Thursday, February 3, 2011

Mullets, Mullets Everywhere!

I can only think of one reason that God or, more likely, some hairstylist in rural Mississippi, created the mullet. It had to be for the sheer hilarity of it. If you’re ever having a really horrible day, Google “mullet” and look at the images that fill your computer screen. If you don’t experience immediate projectile laughter, check your pulse. The fun can be compounded if you have a photo editing program. Put a mullet on your friends, family, enemies, celebrities - the list is endless – and you will reach a state of hilarious nirvana. I fully realize that this will expose my sometimes juvenile sense of humor, but there are times when a mindless and hearty laugh is preferable to cerebral wit.

For all the obvious drawbacks that the mullet has as a hairstyle, it remains strangely popular among some. Today, walking through the local Target, I saw a sight so tragic, that it seems almost wrong to write about it. A well-dressed, upper middle-aged woman was walking with her son. The mother was very attentive and kind, and seemed to care deeply for the boy. While this might have been a touching sight – the devotion of a mother to her son – the fact that the boy had a very pronounced mullet kind of ruined it. Why, I asked myself, would a woman do that to her son? If that’s not cruelty, I’m not sure what is.

I once went to church with a woman who was also blessed with a mullet of impressive proportions. Her shiny red hair was carefully coiffed – curled and sprayed in high-piled splendor on the top of her head. It was the long, straight, rather stringy, tendrils of hair falling down her ample back that just didn’t seem to work. I’ve often wondered at those hairdos that seem so carefully styled on top and front, only to have forgotten the sides or back. Flash back to the late seventies and early eighties. Imagine hair, carefully parted in the middle and flamboyantly feathered on each side. This look was most likely achieved through the use of the very large pink comb with its handle sticking out of the back pocket of the wearer’s too tight jeans.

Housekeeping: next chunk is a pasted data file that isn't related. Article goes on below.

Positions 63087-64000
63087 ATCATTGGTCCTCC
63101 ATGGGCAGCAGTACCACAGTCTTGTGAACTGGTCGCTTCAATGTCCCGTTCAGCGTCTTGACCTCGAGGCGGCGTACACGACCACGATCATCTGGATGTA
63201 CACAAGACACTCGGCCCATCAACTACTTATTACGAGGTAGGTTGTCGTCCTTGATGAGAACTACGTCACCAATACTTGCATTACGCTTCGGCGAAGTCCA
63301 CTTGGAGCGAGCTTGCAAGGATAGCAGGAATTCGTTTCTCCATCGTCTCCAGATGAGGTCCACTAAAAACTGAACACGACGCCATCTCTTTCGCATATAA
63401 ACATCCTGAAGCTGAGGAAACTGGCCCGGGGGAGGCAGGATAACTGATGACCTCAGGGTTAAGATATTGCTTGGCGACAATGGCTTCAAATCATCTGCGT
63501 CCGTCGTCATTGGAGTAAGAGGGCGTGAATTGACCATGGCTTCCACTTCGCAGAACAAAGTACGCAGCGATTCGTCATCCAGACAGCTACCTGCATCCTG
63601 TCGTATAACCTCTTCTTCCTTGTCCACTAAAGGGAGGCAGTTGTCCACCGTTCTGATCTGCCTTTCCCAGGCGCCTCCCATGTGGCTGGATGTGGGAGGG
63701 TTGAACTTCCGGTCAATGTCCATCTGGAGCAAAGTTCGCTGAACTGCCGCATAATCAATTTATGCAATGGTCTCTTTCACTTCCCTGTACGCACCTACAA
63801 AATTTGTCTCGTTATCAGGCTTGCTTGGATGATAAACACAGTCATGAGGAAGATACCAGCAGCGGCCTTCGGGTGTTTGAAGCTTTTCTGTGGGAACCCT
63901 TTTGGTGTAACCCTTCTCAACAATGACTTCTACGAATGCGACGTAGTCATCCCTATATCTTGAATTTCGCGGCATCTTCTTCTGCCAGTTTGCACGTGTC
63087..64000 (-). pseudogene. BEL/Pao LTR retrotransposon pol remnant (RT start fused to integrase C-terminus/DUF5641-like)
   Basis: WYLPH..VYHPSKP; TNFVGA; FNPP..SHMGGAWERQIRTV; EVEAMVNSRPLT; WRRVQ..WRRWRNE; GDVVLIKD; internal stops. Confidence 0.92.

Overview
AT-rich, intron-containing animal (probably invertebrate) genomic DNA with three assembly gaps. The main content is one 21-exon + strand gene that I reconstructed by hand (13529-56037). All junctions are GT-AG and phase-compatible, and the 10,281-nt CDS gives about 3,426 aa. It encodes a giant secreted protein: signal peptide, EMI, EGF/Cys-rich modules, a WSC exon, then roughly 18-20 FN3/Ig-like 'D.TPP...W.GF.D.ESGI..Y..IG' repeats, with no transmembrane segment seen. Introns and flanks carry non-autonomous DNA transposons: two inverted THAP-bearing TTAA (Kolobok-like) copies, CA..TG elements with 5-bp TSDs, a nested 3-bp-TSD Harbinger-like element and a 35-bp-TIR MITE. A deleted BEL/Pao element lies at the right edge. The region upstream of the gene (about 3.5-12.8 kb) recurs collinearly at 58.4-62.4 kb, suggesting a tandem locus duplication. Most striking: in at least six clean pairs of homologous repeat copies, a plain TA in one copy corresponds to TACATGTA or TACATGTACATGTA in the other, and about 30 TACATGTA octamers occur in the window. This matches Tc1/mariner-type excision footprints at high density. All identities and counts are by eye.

Hair is important and, often, problematic. My own is always disappointing. When it’s too short I am told, often by my loving daughter and devoted mother, that it makes me look like a “pinhead”. When it gets too long I look like a big-haired televangelist who might have graced morning TV in the early ‘90s, tearfully admitting to his poor judgment in having an “inappropriate relationship” the church secretary .

Our family’s most recent hair crisis occurred when I took two of my sons to the local discount hair salon. You must understand that these boys are, at least in appearance, adorable. After Sasha (we’ll call her Sasha - it was the name on her tag) got through with them, they looked like little, well, nerds. Their bangs were so short that it looked like their foreheads had doubled in size over the past thirty minutes. The sides and back were no better. Although longer than the top (a mini mullet in the making), little clumps of hair peaked over their ears.

Few things can make one look better than a really good haircut. And few things can do more to damage your appearance, and maybe your reputation, than a really bad haircut. All you have to do to prove this point is think of the last person you saw wearing a mullet. I rest my case.

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